In ED programs students start their senior year ready to choose the one college they would most like to attend, and having already taken their SATs. An early applicant is allowed to make only one ED application, and it is due in the beginning or the middle of November. The college has about a month to deliberate and responds by mid-December. If the answer is no, the student has two weeks to send out regular applications to schools on his or her backup list. If the answer is yes, the process is over, because by virtue of applying early, the student has promised to attend the college if accepted. How is this enforced? Mainly through counselors, who know when a student has been admitted ED and agree not to send official transcripts to other schools.
A similar-sounding but different program is called early action, or EA. The similarity is that students' applications are due in November and they get a response by December. The difference is that the EA agreement is not binding: even after getting a yes, the student can apply to other places in the regular way and wait until May to make a choice. Six years ago Yale and Princeton switched from early action to binding early decision, and Stanford, which had previously resisted all early programs, instituted a binding ED plan. For this fall's applications Brown has switched from EA to binding ED. The remaining major colleges that still offer nonbinding EA plans include Cal Tech, the University of Chicago, Georgetown, Harvard, MIT, and Notre Dame.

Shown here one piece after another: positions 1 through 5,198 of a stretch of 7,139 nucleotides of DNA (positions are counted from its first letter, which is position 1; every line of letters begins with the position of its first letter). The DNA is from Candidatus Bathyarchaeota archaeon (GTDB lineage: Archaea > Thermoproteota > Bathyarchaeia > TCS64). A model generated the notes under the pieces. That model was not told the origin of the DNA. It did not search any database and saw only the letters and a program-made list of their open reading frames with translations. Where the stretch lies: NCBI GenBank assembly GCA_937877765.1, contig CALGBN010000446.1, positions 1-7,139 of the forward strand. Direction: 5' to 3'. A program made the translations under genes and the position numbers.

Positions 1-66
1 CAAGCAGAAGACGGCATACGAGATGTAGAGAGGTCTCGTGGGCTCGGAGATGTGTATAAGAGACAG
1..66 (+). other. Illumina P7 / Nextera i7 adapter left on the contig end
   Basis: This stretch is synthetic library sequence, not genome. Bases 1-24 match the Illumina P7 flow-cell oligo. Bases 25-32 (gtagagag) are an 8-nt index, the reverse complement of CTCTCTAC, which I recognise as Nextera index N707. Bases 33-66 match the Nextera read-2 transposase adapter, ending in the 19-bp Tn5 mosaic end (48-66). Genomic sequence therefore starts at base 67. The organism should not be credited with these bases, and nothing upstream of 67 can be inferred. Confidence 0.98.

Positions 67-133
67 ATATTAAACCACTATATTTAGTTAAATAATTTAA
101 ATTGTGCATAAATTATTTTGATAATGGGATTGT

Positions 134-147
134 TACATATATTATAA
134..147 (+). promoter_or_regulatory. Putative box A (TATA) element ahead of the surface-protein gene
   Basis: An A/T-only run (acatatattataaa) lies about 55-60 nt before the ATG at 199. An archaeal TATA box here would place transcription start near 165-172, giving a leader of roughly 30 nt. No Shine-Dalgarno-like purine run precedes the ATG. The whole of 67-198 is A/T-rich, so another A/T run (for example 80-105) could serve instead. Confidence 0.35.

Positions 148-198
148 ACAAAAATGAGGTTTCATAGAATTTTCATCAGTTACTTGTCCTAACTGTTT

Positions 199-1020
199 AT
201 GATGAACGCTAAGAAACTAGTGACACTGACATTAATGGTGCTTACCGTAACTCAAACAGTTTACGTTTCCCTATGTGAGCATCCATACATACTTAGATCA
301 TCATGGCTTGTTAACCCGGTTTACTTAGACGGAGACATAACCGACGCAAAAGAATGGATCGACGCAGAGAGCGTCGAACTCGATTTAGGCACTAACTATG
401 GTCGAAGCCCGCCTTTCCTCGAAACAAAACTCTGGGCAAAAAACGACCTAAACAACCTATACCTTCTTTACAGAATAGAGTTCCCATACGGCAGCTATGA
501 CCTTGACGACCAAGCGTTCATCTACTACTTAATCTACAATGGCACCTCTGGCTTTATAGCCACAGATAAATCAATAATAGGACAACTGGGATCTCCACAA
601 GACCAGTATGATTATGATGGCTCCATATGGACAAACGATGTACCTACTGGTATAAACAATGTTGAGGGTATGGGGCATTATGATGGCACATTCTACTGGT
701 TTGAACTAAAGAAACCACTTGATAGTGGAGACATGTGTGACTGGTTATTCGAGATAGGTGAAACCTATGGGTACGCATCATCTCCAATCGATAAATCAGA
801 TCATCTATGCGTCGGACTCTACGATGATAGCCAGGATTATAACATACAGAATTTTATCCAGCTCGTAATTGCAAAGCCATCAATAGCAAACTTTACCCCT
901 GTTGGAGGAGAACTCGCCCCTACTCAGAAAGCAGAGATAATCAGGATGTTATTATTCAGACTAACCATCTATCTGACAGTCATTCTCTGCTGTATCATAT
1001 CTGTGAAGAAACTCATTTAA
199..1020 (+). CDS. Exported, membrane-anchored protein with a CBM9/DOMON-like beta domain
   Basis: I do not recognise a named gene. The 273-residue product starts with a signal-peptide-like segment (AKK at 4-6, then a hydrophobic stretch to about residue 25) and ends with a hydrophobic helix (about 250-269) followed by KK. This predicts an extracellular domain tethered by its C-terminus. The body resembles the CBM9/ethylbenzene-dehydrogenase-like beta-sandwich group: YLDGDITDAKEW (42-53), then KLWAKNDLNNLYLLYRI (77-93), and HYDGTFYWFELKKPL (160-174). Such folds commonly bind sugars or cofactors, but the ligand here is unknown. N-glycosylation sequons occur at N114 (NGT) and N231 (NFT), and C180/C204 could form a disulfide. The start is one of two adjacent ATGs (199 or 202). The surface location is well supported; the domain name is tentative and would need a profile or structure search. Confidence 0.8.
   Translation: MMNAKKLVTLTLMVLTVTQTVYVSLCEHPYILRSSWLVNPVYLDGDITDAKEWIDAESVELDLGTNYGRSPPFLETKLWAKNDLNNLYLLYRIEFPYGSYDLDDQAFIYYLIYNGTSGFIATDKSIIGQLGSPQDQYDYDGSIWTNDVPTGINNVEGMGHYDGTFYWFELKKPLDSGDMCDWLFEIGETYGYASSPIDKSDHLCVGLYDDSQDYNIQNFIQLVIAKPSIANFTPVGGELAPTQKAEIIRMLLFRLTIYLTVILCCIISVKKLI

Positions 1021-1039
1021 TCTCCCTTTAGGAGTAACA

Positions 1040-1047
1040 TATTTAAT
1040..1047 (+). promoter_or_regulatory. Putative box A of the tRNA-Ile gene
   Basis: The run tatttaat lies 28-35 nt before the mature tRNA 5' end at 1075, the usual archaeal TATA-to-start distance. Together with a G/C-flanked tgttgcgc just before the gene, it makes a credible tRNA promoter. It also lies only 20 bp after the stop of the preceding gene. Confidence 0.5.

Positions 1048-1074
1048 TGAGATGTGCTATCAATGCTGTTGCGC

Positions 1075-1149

Below this formal structure lies a crucial reality, which Penn is almost alone in forthrightly disclosing: students have a much better chance of being admitted if they apply early decision than if they wait to join the regular pool.
For instance, when selecting its class of 2004, which entered college last fall, Yale admitted more than a third (37 percent) of the students who applied early and less than a sixth (16 percent) of those who applied regular. The most extreme difference among major colleges was at Columbia, where 40 percent of the earlies and 14 percent of the regulars were accepted. Amherst accepted 35 percent of the earlies and 19 percent of the regulars. Hamilton College, in upstate New York, took 70 percent of the earlies and 43 percent of the regulars. At the University of Pennsylvania 47 percent of early applicants and 26 percent of regular applicants were admitted.